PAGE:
Tag Archives: Cross

Fanfare, Fugue, and Chorale on CRUCIFER (Brass Choir)

The best sacred music is not “background” music, but rather music that proclaims the eternal truths of Scripture whether it is a simple song or one in which the message is written into the music. The hymn “Lift High the Cross” (CRUCIFER) has become an iconic one for many Christians because it highlights the centrality of the crucifixion of Jesus to the faith. Martin Luther speaks powerfully to this dogma in his Theology… Read More »

Thoughts on “O Holy Night”

Of all Christmas carols, “O Holy Night” has one of the most fascinating stories. It is a rather unlikely carol in that the poem was written by an avowed atheist (albeit one well-versed in Christian theology) and the tune composed by a practicing Jew who did not observe Christmas. It was first sung by a Parisian opera singer, but soon after church officials banned the song when it was discovered that the… Read More »

Handel’s Messiah – Biblical, Christological, and Eschatological

In anticipation of the 40th Annual Peoria “Sing-It-Yourself” Messiah tomorrow on the Trinity Concert Series (www.trinityconcertseries.org), I would like to offer these thoughts on the work. Arguably the most popular musical work of all time, Handel’s Messiah sets to beautiful and awe-inspiring music Old and New Testament passages that proclaim the salvation story. According to one scholar,  the librettist Charles Jennens (1700-73) “intended Messiah as a statement of faith in… Read More »

The Connection Between All Saints’ Day and the Reformation

This past Sunday, October 25th, Lutheran Christians celebrated the 498th anniversary of the Festival of the Reformation. However, the actual feast day is today, October 31st. Tomorrow, November 1st, we will celebrate All Saints’ Day. So if these two festivals are on consecutive days, are they connected in any way? The connections are quite interesting and valuable to consider. Let me explain. Frederick the Wise (1463-1525), the ruler of Saxony during the time… Read More »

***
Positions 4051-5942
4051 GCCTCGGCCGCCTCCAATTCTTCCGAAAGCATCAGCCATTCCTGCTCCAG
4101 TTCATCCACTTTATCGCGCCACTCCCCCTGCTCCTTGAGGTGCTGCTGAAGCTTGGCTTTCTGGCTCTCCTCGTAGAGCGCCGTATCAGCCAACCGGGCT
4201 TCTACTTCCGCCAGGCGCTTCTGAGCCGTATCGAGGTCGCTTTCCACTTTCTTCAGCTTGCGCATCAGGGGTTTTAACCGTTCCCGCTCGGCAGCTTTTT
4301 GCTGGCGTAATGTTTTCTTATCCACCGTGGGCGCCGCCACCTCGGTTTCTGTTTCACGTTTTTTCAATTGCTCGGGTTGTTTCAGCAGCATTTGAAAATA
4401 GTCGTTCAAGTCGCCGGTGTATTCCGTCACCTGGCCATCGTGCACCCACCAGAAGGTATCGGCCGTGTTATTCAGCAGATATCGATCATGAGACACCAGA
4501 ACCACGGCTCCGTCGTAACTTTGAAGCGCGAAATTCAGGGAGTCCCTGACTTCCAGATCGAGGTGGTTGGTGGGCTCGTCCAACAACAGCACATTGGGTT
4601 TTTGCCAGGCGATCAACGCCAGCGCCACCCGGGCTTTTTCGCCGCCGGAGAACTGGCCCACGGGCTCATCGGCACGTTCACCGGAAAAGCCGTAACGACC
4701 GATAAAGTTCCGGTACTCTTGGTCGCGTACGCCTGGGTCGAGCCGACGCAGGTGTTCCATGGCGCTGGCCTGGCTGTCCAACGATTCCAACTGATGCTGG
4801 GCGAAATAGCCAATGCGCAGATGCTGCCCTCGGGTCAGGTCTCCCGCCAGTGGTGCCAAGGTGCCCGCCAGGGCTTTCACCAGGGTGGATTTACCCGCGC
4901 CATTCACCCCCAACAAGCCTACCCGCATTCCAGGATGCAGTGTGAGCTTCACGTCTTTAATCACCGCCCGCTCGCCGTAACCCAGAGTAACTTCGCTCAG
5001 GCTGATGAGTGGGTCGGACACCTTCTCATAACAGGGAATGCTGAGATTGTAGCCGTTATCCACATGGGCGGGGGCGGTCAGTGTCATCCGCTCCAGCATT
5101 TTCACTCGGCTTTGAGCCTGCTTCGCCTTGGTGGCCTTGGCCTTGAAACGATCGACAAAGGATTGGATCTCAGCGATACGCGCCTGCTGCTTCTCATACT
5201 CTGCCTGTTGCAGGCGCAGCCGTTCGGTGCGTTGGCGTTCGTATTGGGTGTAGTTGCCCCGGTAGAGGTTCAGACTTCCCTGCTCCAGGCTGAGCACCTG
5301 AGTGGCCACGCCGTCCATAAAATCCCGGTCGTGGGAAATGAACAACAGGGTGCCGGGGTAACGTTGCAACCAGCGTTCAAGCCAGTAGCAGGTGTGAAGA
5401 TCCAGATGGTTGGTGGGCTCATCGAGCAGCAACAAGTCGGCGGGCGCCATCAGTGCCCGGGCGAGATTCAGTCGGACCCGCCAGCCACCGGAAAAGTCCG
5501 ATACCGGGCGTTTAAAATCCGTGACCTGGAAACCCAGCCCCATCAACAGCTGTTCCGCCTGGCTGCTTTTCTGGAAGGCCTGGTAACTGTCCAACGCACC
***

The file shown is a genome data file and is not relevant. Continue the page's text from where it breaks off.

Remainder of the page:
Thoughts on “Hope of the World”

The thoughts below were prepared for the “Devotions on the Hymn of the Day” project of the Center for Church Music at Concordia University, Chicago. This devotion is on “Hope of the World,” the Hymn of the Day for the Twenty-first Sunday after Pentecost (Proper 24B) on Sunday, October 18, 2015. For additional devotions, click here. For a downloadable PDF version of this devotion, click here. “Hope” is an optimistic word… Read More »

Observe Good Friday with the Peoria Bach Festival

Observe Good Friday this year by watching the Peoria Bach Festival 2010 performance of the St. Matthew Passion. You can find it on the Peoria Bach Festival YouTube page by clicking here or following the link below. Although the performance is in German, English subtitles are provided making the story easy to understand and follow. The translation is a literal one so that the original meaning of the German is as… Read More »

The Paradoxes of “This Little Babe”

Many of you may be familiar with the great choral work “This Little Babe” from Benjamin Britten’s Ceremony of Carols. The driving rhythm, the compelling tune with its unique canonic treatment, and the dramatic shift at the very end from a minor key to its parallel major all make for a memorable and powerful setting of the text (click here for a video). The text explores the paradoxes that came with the birth of Christ, with God becoming… Read More »

A Powerful Statement of Faith in Music

Fuga 4 a 5 from Johann Sebastian Bach’s Well Tempered Clavier, Book I  (WTC I) is not only an amazing piece of music, but also a powerful statement by Bach of his personal faith (click here to hear this fugue and see it unfold). One would not expect to find statements of faith in a purely instrumental work such as the WTC I, but for Bach there was virtually no difference… Read More »

Thoughts on “My Song is Love Unknown”

The hymn “My Song is Love Unknown” features a text from the 1600s coupled with a melody composed in the early 1900s by the English composer and church musician John Ireland (1879-1962). This haunting and beautiful melody was apparently composed casually one day over lunch at the suggestion of fellow church musician and composer Geoffrey Shaw (1879-1943). The poet of this hymn, Samuel Crossman (c. 1624-1683), was a pastor who… Read More »